In our case, there are still confrontations between us and the right and far-right, but we don’t shoot at them any more to solve our differences with them; there are tricks and dirty war tactics being used, but the scenario has changed; today, we argue, we vote, we win deputies, we win city halls —or lose them, but each battle creates an accumulation of social and political consciousness of the need to transform.
Then, I believe that for the brothers and sisters of the FARC, the upcoming battle is about transforming that huge political and military strength they have into a great political force; it means that for each combatant there will be a change of arena, they must fight a new battle with the same love and dedication and remember that us revolutionaries are committed to a life-long fight, no matter in which arena.
- B . G.: Which are the biggest dangers that an armed organization faces when it becomes a political one, regarding its strategic goals? I’m thinking about the nature of militancy, beyond the dirty war tactics that one faces, knowing that the system is what it is and that in this arena the organization doesn’t have as much control over each combatant as in a military organization. What elements must be taken into account to be able to preserve the organization and grow?
- R. V.: I believe that this touches two big topics. One is the human aspect. This is more accepted in the case of Colombia, because it’s a guerrilla with more years, where the cadres, the fighters, have lost the conditions of city life, or civil life: from paying rent and taxes to having a family and social relations. This takes time to rebuild, and there’s a risk. It happened to us—those of us who came from the mountain, came back to the city and a huge amount of people that supported the FMLN wanted to join, and we opened to them and became a huge political party. When we came out of clandestinity we were 15 thousand combatants, and soon we were a party with 125 thousand affiliates.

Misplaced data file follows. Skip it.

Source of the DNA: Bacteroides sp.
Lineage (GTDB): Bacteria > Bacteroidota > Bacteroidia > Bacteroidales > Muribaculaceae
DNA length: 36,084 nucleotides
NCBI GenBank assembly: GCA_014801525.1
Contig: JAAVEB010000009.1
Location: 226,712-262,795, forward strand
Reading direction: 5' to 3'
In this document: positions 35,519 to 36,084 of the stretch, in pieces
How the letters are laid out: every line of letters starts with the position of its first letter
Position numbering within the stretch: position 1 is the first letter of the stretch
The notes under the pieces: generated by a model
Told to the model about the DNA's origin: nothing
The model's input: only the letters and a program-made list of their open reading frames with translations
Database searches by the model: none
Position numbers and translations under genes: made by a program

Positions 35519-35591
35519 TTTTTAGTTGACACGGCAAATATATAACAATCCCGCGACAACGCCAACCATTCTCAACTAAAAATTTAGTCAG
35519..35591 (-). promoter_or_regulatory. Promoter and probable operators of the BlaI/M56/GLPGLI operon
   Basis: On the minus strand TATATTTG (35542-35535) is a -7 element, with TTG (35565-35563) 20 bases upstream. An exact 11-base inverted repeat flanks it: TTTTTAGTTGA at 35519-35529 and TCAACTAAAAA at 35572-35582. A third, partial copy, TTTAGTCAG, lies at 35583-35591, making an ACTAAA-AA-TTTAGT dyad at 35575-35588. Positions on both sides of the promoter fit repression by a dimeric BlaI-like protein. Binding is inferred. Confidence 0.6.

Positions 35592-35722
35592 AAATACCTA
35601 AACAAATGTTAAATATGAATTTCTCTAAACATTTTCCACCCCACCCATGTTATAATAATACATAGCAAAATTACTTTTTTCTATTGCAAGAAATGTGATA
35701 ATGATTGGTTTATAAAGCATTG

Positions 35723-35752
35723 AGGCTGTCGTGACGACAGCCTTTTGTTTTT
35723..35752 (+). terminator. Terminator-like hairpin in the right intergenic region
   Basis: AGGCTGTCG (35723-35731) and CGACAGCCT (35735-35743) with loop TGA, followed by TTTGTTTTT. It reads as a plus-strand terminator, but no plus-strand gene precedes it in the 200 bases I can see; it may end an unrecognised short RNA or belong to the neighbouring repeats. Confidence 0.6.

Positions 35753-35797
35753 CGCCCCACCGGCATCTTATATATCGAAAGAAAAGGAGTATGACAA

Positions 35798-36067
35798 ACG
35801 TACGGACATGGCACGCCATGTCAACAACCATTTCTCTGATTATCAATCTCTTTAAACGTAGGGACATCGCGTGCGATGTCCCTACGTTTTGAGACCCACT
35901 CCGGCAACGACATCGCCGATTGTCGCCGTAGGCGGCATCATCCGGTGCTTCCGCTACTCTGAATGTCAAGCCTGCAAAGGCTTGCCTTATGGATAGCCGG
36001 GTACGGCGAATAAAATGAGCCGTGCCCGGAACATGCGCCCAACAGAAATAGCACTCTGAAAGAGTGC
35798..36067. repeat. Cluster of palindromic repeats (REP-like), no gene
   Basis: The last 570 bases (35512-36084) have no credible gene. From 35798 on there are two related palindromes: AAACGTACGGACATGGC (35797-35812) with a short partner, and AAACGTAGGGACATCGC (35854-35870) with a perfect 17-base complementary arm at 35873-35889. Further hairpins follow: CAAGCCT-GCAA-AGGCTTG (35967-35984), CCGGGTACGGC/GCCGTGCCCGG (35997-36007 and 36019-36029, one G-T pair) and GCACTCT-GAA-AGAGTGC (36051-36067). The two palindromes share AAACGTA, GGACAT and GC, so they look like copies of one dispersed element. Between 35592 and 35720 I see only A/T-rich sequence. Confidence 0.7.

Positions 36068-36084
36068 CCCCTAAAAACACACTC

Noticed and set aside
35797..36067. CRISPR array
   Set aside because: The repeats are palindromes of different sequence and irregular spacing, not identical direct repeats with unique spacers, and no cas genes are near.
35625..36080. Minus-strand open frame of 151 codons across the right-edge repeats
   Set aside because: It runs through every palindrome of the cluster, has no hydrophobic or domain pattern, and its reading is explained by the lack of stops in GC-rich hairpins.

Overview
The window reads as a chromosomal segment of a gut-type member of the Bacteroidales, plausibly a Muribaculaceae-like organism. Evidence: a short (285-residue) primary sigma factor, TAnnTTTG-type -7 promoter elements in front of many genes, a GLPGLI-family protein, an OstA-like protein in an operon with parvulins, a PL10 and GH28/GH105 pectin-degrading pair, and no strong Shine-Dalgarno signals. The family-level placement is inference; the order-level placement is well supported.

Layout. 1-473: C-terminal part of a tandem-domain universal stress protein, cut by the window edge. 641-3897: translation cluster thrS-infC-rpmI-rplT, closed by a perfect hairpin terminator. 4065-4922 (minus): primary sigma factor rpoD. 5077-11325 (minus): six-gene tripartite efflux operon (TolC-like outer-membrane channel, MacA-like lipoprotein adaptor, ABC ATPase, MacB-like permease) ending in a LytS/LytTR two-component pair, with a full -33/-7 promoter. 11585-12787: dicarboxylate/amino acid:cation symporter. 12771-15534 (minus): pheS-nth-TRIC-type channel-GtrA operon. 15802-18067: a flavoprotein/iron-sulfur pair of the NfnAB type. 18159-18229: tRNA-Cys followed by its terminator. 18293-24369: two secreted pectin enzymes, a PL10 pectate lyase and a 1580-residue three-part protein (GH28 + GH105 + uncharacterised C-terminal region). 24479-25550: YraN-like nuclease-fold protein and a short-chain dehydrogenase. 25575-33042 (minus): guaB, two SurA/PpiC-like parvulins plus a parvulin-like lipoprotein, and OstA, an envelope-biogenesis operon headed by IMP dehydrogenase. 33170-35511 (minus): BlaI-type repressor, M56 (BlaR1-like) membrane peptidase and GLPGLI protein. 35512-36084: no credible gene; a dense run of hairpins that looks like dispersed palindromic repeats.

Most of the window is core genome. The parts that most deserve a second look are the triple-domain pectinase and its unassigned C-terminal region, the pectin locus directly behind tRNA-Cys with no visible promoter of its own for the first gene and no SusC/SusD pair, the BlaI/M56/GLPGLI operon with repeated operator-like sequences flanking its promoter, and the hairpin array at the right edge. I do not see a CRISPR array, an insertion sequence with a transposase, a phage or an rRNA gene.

So, there was a loss of ideology within the Front, and suddenly, on our path to electoral struggle, we realized that this massification of our ranks had caused our organization to mutate and adopt practices, styles and points of view that weren’t ours, and then began a political and ideological struggle that still persists.
So that, let’s call it the personal aspect, is important because it influences matters. Some comrades will declare themselves free, and will dismiss themselves—they will say: I gave my best years to this, now I want to live my life, I want to be with my children, I want to study… and they have the right to do so, of course. However, the most dedicated men and women will remain in the ranks of the revolution.
The other big topic is that, after signing the peace agreements, our enemies were across the table from us for the first time, they were able to take a good look at us from head to toe and knew for the first time who we were. And they used all of their experience from Vietnam, Cuba, Nicaragua and Central America to make a plan to destroy the FMLN—and this is very important:—a plan that aimed to break the essential traits that defined it as a revolutionary party. First, its ideology, through an intense, permanent campaign, that killed us symbolically. Gone were the days where they killed us with gunshots; now they began to recruit us, to co-opt militants, combatants and leaders of the FMLN, and we suffered losses that were sadder and more painful than in the war, because in a combat you hold the dead body of your comrade and you turn her into an example, but the other ones—the ones that fall and become traitors… they stink.